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periodic spending reviews. The Office of the Deputy Prime Minister has been working with Departments towards ensuring that growth is given due consideration in the allocation of funding. In a number of cases this would follow in the ordinary course, simply because funding levels are based on (among other factors) population. In other cases, specific mechanisms are available to safeguard rapidly growing areas.

To give an example from the Office of the Deputy Prime Minister's own departmental expenditure, population is an important factor in the allocation of revenue support grant (RSG) to local authorities. As a result of recent changes to the formula for allocating RSG, namely the abolition of ceilings" and (as from 2006–07) the use of forward-looking population data, local government funding will be more responsive to the relatively rapid population growth associated with growth areas.

By way of example from another Department, capital funding from the Department for Education and Skills (DfES) for new schools places responds formulaically to local authorities' estimates of pupil numbers. Local authorities in the growth areas should therefore be taking account of growth plans in their submission to DfES. Nonetheless, a safety valve" mechanism has been put in place to allow exceptional needs resulting from unanticipated factors (which could include growth in pupil numbers) to be taken into account. A number of growth locations have accessed funding under this mechanism.

The Office of the Deputy Prime Minister has made grant funding available exclusively in support of projects in the growth areas. The total amount of such funding, up to and including 2007–08, is around £1.25billion. This does not include the £200 million to be made available to the growth areas by Department for Transport under the community infrastructure fund. Expenditure beyond 2007–08 will be subject to the forthcoming Comprehensive Spending Review. This expenditure will lever in funding from other sources. For example, it was estimated that the initial round of ODPM funding (amounting to just over £600m) would lever in funding of over £3 billion from other public and private sector partners (not including Department for Transport funding).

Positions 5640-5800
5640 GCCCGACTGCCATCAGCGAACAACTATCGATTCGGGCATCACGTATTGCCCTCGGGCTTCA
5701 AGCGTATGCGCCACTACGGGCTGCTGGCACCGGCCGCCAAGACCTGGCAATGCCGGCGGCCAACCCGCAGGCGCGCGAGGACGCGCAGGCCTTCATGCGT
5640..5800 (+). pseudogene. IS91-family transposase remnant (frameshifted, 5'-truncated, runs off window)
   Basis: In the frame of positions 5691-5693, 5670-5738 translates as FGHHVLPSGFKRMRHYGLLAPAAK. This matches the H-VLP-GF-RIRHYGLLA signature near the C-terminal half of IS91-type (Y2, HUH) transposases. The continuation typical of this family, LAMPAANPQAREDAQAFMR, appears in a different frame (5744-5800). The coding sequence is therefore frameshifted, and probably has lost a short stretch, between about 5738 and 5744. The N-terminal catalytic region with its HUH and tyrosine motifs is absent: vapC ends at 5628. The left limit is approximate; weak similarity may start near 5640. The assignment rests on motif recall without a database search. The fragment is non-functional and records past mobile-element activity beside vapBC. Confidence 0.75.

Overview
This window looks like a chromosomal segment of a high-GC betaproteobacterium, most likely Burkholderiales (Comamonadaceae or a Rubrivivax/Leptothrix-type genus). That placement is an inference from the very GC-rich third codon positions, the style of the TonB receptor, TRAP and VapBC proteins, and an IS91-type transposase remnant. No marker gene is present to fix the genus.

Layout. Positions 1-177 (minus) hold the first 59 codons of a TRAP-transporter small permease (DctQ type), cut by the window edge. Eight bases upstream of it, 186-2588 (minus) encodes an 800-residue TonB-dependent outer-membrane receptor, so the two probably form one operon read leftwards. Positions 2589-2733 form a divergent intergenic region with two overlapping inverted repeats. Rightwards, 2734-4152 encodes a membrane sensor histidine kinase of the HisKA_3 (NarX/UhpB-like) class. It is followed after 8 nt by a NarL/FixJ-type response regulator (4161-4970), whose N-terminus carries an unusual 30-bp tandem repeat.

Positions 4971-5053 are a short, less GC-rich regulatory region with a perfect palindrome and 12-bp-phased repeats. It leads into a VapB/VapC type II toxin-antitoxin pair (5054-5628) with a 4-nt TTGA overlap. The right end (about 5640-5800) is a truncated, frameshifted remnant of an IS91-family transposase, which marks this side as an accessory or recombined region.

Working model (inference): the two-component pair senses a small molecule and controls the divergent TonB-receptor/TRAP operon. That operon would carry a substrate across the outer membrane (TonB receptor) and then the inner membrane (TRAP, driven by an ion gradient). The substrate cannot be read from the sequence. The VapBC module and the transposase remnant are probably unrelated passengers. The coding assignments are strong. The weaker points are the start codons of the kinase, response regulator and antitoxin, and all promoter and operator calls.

Private sector investment will respond to opportunities presented by the growth areas, e.g. investment by the privately owned utilities in water, wastewater and electricity supply infrastructure. In addition, housing developers will be expected to contribute to the infrastructure costs associated with housing development through Section 106 contributions. A good example of this is in Milton Keynes, where the local delivery vehicle Milton Keynes Partnerships Committee has been negotiating a standard charge of over £18,000 per house from developers in the east and west expansion flanks. This will generate approximately £300 million of funding to complement circa £900 million of funding from public sources in support of infrastructure to facilitate construction of 15,000 houses to 2016.